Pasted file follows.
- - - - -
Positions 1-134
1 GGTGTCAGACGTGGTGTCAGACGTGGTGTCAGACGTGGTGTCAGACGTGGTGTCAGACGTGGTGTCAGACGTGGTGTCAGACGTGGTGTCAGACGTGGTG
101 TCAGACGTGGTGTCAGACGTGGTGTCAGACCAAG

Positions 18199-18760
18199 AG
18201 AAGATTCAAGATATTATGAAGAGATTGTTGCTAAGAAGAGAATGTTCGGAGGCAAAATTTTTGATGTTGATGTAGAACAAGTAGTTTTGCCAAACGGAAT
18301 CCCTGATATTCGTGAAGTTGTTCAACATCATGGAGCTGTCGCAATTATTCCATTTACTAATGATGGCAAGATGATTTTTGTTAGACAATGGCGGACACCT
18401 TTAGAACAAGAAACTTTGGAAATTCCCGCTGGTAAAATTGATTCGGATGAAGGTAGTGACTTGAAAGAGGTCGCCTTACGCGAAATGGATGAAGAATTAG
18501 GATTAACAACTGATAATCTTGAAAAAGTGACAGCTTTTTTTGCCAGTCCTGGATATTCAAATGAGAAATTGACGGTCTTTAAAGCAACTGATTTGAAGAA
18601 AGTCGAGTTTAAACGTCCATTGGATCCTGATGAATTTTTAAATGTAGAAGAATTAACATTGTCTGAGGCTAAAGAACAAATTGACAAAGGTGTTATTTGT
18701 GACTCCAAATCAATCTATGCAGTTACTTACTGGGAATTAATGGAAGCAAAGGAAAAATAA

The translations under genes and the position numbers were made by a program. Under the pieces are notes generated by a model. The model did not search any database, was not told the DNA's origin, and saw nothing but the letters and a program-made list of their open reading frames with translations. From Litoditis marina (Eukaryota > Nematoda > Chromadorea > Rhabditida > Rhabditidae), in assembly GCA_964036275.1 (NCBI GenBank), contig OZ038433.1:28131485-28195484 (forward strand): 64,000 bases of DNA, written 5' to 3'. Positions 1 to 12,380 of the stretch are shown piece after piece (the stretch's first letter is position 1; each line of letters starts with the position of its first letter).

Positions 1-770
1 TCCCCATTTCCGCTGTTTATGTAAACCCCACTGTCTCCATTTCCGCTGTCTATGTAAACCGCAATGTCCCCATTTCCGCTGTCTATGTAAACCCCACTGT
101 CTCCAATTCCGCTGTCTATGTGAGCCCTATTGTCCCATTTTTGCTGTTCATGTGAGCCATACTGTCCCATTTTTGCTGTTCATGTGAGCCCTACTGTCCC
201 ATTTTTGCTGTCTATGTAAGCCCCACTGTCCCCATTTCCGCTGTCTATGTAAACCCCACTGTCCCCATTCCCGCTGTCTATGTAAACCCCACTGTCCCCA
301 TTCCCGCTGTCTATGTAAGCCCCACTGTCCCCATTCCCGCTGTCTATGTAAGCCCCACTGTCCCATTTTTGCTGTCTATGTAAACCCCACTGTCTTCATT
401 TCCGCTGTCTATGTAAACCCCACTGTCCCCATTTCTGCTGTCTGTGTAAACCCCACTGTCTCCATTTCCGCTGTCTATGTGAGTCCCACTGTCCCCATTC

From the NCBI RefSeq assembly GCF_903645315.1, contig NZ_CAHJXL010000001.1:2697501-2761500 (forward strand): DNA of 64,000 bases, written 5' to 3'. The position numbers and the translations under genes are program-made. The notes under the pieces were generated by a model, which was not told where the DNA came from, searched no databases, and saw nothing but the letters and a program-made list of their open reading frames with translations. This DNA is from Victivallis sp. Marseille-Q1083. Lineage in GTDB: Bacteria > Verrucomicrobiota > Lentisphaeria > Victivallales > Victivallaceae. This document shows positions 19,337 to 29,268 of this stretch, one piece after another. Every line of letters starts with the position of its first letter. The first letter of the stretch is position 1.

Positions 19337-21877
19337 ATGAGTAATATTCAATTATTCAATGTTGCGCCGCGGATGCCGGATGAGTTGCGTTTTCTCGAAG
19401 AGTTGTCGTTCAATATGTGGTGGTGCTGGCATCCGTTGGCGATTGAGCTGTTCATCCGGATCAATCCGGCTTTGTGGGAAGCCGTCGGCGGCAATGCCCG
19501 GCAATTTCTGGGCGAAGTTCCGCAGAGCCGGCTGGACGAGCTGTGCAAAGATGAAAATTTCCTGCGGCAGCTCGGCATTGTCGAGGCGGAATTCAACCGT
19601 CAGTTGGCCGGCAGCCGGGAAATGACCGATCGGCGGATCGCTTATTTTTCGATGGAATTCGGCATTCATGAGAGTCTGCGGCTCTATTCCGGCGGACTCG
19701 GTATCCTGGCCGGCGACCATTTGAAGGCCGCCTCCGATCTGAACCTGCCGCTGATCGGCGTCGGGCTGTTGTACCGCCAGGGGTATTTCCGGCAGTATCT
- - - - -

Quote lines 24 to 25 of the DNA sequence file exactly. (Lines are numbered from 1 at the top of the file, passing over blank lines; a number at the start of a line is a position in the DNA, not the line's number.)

19601 CAGTTGGCCGGCAGCCGGGAAATGACCGATCGGCGGATCGCTTATTTTTCGATGGAATTCGGCATTCATGAGAGTCTGCGGCTCTATTCCGGCGGACTCG
19701 GTATCCTGGCCGGCGACCATTTGAAGGCCGCCTCCGATCTGAACCTGCCGCTGATCGGCGTCGGGCTGTTGTACCGCCAGGGGTATTTCCGGCAGTATCT